The creation story of the first exchange-traded fund is actually the best way to understand how they work. And it's not just educational, it's entertaining. Like the PC and the MP3, the story of the creation of SPY -- which turned 30 this year -- is full of characters, twists and turns, and subplots. In the end, the product launched an industry that's reshaping not just investing but the entire financial ecosystem. This six-episode miniseries will weave together interviews with the founding fathers and other key players that help investors better understand the ETF and how we got here.
SPY wasn’t just a hit product, it was an inspiration for an entire industry to take off. But it didn’t happen overnight. It took about 10 years for the ETF structure to be utilized for other asset classes and strategies, which today seem normal but at the time were revolutionary.
On this installment we look at many of the game changing products that followed, including the first bond ETF, the first gold ETF, Vanguard’s entry and the rise of smart-beta, which was active management’s way to get into the action.
SPDR S&P 500, or SPY, is the world’s largest ETF today with about $240 billion in assets, but it wasn’t much to look at when it debuted in 1993. Some days it was on “volume life support,” trading as little as 18,000 shares; there was even talk of pulling the plug. Yet true believers, guerrilla marketing, and a booming 1990s stock market helped the product gain favor. And once SPY took off, the markets were forever changed. This episode also explores how SPY soon inspired a host of other ETFs, from international and sectors to fixed income and gold.
Just as Steve Jobs and Steve Wozniak weren’t the only two geeks in a garage working on a computer in the 1970s, the AMEX wasn’t the only exchange looking to get a market basket instrument listed. The late 1980s saw multiple attempts to create something like an ETF, including SuperShares, Equity Index Participation Shares, Cash Index Participation Shares and the Toronto 35 Index Participation Units.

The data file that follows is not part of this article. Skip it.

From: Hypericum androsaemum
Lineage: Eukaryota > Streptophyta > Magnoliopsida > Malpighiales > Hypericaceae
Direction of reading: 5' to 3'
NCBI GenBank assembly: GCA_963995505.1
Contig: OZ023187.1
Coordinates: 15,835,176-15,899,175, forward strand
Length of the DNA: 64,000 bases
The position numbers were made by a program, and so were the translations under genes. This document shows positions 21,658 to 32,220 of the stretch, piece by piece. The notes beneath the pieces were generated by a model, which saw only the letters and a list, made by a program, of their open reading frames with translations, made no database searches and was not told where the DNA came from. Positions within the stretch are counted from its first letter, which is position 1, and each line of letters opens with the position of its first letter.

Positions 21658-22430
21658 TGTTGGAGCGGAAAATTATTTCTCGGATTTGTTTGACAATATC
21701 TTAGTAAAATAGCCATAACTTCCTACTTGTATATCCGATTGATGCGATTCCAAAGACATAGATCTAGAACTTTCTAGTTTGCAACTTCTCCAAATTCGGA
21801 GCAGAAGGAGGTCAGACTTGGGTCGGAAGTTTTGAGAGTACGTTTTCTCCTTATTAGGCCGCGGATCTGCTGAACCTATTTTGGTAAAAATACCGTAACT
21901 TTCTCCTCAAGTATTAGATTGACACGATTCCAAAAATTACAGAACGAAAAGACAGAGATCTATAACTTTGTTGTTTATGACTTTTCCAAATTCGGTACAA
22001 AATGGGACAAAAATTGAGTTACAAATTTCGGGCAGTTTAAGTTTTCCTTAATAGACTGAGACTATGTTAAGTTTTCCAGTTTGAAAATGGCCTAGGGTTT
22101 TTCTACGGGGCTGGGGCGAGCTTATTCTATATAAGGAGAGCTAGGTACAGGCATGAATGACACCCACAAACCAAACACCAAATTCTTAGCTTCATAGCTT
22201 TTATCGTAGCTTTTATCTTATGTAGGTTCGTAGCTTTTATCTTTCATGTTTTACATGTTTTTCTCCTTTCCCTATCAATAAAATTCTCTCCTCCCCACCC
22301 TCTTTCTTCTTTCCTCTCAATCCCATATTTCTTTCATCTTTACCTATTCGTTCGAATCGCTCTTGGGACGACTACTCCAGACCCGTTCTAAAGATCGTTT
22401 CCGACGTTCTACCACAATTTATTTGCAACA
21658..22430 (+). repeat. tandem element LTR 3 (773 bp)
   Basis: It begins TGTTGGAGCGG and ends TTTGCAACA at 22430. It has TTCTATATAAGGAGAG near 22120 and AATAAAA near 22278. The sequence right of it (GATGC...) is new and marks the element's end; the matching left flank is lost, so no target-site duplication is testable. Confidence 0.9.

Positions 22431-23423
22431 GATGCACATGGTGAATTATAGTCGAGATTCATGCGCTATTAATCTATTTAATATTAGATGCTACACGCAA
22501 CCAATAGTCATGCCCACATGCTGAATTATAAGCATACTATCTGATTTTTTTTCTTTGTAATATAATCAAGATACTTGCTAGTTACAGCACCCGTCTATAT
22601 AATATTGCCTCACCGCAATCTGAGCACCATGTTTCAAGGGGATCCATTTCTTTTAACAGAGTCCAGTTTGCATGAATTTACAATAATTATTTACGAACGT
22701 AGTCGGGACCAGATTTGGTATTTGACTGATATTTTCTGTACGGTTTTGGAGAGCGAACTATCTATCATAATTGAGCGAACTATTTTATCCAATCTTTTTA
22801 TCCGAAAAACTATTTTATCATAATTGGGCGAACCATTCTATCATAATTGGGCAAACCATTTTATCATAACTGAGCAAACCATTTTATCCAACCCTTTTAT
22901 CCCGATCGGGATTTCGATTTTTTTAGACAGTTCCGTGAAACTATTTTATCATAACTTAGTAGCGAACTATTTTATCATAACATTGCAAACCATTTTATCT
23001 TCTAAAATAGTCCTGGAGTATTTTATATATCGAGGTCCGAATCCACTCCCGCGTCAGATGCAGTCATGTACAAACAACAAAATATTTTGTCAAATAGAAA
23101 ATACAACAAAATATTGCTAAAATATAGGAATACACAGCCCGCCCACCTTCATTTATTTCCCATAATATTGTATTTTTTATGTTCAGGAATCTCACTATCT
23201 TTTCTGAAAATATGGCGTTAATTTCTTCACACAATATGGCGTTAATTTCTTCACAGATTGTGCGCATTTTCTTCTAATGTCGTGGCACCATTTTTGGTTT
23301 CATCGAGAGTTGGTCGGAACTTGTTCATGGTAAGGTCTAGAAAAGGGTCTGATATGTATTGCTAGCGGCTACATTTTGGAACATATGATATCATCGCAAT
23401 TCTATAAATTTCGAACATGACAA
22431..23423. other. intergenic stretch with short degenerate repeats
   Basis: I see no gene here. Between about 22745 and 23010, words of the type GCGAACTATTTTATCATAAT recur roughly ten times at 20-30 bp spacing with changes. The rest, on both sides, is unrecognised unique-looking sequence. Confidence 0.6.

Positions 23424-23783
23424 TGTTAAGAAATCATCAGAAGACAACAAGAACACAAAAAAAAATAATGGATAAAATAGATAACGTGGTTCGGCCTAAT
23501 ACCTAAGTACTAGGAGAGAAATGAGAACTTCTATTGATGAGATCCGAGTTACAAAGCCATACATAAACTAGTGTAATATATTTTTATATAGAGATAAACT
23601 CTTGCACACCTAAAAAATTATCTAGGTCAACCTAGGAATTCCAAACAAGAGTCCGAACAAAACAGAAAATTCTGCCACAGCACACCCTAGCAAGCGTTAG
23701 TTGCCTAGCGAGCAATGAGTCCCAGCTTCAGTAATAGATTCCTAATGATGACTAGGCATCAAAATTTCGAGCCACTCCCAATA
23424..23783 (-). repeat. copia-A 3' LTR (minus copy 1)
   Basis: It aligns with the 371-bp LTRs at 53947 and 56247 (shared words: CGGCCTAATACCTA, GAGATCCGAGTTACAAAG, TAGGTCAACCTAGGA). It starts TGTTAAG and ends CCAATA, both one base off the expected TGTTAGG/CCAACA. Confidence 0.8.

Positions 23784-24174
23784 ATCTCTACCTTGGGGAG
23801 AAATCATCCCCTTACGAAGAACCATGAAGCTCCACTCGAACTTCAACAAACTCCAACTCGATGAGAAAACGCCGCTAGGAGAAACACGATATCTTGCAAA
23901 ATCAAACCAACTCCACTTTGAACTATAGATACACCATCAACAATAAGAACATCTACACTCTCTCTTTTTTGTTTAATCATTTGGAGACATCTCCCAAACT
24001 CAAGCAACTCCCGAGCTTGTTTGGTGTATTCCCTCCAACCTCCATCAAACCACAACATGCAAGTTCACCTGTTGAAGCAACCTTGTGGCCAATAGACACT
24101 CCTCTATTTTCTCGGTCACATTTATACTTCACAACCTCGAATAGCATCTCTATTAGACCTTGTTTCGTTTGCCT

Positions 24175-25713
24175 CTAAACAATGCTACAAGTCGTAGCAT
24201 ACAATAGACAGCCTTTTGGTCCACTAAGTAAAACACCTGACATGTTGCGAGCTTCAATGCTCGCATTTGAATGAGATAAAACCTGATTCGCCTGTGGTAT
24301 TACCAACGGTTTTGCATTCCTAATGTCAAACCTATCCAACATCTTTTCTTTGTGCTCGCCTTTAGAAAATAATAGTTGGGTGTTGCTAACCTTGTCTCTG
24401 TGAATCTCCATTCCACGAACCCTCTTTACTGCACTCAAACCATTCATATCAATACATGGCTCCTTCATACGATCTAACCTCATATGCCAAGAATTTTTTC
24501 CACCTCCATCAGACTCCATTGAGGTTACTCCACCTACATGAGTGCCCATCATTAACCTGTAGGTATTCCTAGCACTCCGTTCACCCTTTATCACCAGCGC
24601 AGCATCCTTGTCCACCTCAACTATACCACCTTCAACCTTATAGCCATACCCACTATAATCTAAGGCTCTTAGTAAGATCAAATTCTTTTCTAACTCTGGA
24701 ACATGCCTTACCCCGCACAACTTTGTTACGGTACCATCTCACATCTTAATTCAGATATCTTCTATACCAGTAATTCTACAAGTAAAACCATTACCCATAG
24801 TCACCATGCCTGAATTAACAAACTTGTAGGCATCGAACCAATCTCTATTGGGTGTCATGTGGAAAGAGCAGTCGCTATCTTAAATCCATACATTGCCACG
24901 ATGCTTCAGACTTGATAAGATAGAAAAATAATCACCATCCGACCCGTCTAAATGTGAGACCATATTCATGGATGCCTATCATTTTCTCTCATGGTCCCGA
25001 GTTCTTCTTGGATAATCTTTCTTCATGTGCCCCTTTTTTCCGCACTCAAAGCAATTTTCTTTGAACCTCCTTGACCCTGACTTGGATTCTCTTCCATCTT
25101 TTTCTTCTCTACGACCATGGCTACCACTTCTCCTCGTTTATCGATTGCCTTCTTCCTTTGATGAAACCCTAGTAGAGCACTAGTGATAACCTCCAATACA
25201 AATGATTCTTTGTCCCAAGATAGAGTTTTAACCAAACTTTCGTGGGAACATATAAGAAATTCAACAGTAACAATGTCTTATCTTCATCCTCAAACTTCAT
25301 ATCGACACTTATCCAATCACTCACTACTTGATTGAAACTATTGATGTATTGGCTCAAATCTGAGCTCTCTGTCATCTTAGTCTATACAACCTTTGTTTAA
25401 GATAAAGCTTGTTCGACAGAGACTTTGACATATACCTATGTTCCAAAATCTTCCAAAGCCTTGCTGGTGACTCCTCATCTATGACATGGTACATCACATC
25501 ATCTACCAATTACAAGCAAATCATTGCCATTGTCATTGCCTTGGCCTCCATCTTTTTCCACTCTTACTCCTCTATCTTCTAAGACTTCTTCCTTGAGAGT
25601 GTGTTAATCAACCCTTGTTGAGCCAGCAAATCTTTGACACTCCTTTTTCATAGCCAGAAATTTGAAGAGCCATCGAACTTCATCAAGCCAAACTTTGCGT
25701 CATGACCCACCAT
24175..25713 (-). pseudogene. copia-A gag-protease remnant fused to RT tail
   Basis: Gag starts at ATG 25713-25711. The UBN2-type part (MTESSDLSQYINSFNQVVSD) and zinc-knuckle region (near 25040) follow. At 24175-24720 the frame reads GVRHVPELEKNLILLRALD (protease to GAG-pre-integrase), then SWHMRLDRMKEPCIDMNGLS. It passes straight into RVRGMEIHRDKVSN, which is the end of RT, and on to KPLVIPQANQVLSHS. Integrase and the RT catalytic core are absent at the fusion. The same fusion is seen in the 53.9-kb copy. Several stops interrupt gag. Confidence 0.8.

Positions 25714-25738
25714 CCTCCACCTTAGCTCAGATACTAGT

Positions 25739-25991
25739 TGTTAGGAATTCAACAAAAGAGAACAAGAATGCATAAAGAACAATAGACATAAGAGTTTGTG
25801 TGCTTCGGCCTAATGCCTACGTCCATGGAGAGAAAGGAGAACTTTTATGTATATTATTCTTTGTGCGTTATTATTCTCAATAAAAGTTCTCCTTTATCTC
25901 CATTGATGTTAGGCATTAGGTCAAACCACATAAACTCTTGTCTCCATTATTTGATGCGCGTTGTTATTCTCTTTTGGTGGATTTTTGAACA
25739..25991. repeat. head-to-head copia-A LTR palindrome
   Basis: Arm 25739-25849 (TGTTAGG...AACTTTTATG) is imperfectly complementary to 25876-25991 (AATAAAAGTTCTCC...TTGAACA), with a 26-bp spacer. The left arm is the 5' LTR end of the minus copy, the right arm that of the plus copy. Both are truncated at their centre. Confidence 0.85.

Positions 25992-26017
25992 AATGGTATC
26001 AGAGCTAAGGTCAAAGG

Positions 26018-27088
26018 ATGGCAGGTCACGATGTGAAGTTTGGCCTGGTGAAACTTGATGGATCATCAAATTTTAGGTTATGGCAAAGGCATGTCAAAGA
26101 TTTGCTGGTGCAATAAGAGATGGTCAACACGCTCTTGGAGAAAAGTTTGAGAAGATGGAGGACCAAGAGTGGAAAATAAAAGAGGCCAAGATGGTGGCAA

Ultimately, SPY gets – and deserves – the lion’s share of the credit as the first ETF. But by no means was AMEX alone in the race; they were just the winners. This episode looks at the race, the players involved and why their products became historical footnotes.
When the SPDR S&P 500 Trust (SPY) was submitted to the SEC in 1988, George Michael’s "Faith" was the No. 1 song and Magic Johnson led the Lakers to another NBA Championship. By the time SPY finally launched in 1993, Nirvana had ushered in the grunge era and Michael Jordan had taken over the NBA. While the SEC wrestled with this unique product -- which was almost like a foreign object that had landed on their desks -- the whole culture had changed.
In those four long years, there was much back and forth between the SEC and the SPY teams over logistics, structure, and the creation-redemption process, which was inspired by commodities warehouses. The patience and labor paid off for the ETF's creators, who figured out how to keep fees low and also earn some unintended windfalls, such as the products’ tax efficiency.
Government reports are known more for curing insomnia than providing inspiration for revolutionary products. The October 1987 Market Break Report might be an exception. A paragraph deep in the SEC's 800-page white paper happened to outline a “product” for trading baskets of stocks. On this episode of “The ETF Story,” you'll learn how those words gave Nate Most and Steve Bloom the idea for what would become the exchange-traded fund. You'll also hear from Vanguard founder John Bogle, who passed on Most's pitch -- and who may have shaped the ETF in the process.
Exactly 31 years ago today, the stock market fell 23 percent, the worst day ever for stocks two times over. It was in the aftermath of that crash that the idea for exchange-traded funds was born. And it came from a very unlikely place: the U.S. Securities and Exchange Commission.